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To The Front: Humanity trumps selfishness in earthquake devastation

Rescue worker

A rescue worker: "Disasters remind us there are alternatives to dog eat dog economics. They tell us again that we are human." Photo: DOB.com

Pacific Scoop:
Commentary – By John Minto

The devastation of Christchurch is a national tragedy unsurpassed as a natural disaster since the 1931 Napier earthquake. Having watched similar tragedies regularly played out on TV screens we’re used to seeing Third World countries and the Pacific gripped by death and destruction on a massive scale.

Now our small country is in the centre of the frame.

Prime Minister John Key is right to call it a national disaster and across the country we are all living it and will do so it in the coming days, weeks and months.

John Minto

Columnist John Minto

We feel immense sadness at the stories of personal catastrophe but we also rejoice at the survivors pulled from the rubble and learn their stories. There will be few if any in Christchurch who don’t personally know someone who’s been killed.

Similarly in a small country of four million the upheaval carries across the land. My partner had a nephew who was killed on his way home to be with his wife and two young children after the main earthquake. Tens of thousands of families outside Christchurch will have similar experiences.

Many people have commented that we are at our best in situations like this and it’s true. John Key referred to it as New Zealand’s darkest hour – but it’s also our brightest because the most fascinating and inspiring aspect of any disaster is the shear humanity which is on display from the outset.

People naturally help out complete strangers. Overwhelmingly we co-operate with food, shelter and any assistance needed for neighbours and strangers.

 

Napier quake

The Napier earthquake in 1931. This was New Zealand's deadliest natural disaster, killing 256 people. Photo: Freeview

Deeper signal
We take this for granted but it’s a signal of something much deeper. We are communal beings. We shine in ways which astonish us but the real surprise should be that we don’t see this behavior in our day to day lives to anywhere near the same extent as we do in a crisis. The reason is that our normal lives are dominated by economic drivers which work against our natural human instincts.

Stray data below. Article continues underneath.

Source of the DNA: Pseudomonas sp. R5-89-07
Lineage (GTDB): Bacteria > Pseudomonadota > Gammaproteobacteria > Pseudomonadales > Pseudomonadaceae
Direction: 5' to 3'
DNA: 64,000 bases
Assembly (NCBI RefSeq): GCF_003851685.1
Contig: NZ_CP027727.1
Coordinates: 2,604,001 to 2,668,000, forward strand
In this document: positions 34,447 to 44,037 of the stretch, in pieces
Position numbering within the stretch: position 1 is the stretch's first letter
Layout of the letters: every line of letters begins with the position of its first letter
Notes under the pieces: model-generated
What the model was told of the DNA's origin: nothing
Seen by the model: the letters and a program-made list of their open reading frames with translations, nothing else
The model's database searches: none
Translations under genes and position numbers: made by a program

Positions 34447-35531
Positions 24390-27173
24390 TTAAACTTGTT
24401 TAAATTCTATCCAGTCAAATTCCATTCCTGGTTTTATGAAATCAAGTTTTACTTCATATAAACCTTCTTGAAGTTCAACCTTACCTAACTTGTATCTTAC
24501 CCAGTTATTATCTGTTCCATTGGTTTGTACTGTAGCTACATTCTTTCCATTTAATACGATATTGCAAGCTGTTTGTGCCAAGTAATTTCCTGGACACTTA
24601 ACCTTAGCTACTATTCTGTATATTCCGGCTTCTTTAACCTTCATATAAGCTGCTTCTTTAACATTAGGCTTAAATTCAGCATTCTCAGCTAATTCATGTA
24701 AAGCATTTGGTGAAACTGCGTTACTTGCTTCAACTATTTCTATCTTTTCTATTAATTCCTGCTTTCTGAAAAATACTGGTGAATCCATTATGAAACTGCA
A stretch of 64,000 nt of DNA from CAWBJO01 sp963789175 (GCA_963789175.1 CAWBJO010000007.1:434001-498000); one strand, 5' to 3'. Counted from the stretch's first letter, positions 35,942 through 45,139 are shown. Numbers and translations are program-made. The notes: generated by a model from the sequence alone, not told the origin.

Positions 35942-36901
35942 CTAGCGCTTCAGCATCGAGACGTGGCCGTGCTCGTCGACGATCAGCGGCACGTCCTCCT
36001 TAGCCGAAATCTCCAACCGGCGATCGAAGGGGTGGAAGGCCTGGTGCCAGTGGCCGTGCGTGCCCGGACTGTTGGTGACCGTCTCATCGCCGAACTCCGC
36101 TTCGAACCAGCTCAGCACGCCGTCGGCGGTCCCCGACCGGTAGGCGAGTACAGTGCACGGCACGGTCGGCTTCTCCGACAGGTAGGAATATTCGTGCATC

The economy sets us up as competitors to fight for a bigger share of the economic pie than others. We are encouraged and even conditioned to see ourselves as isolated individuals and families competing for jobs, possessions, money and the better choices which money can buy.

Our economy has always been at odds with our natural instincts. However we have been sold the idea that our life choices arise from our role as consumers in the marketplace rather than from those of interconnected and co-dependent citizens. It’s a bad fit because at heart we deeply respect the lives of our fellow human beings.

We can see just how distorted our real humanity has become when we see the deliberate attacks launched on welfare beneficiaries this week led by political and business elites who want us to see the victims of repeated economic failures as the problem.

The poorest and most vulnerable in the community are being victimised by the rich and powerful after the repeated failure of economic policy to match the real needs of people.

It’s most obvious in jobs. The private sector always fails to provide enough jobs and in fact sees a pool of jobless people as an advantage to keep downward pressure on wages. But politicians and business leaders tell us the unemployed are to blame for our problems and beneficiaries are bludgers.

Economic breakdown
Elsewhere economic failure is seen as the fault of a few bad apples. When more than 30 of our finance companies collapse the media focuses on a couple of scapegoats (such as The New Zealand Herald’s campaign against Mark Hotchin) which mask the much wider economic breakdown. We are led to believe the problem is with just a tiny handful of directors – the bad apples – who face prosecution.

I’m not holding a candle for millionaires driven by greed but the prosecutions of the likes of Rod Petricevic are a sideshow to broader economic failure.

And just as rust never sleeps, so our political leaders and their corporate backers are forever looking for new ways to screw the economic scrum in favour of the well off and as Naomi Klein describes so well in her book Disaster Capitalism, catastrophes such as the Christchurch earthquake provide great opportunities to extend corporate control of our lives.

When New Orleans was rebuilt after Hurricane Katrina for example the poorest areas never got a look in and the new schools built were taken from public control and all set up under private management contracts. In Christchurch the quake will be used to push for such things as commercialized water and wastewater provision and a whole lot more besides.

But disasters remind us there are alternatives to dog eat dog economics. They tell us again that we are human and capable of much better in our day to day lives than the corporate world and their fellow travellers would have us believe.

John  Minto is a political columnist, educational advocate and activist.

Source:  Auckland Scoop

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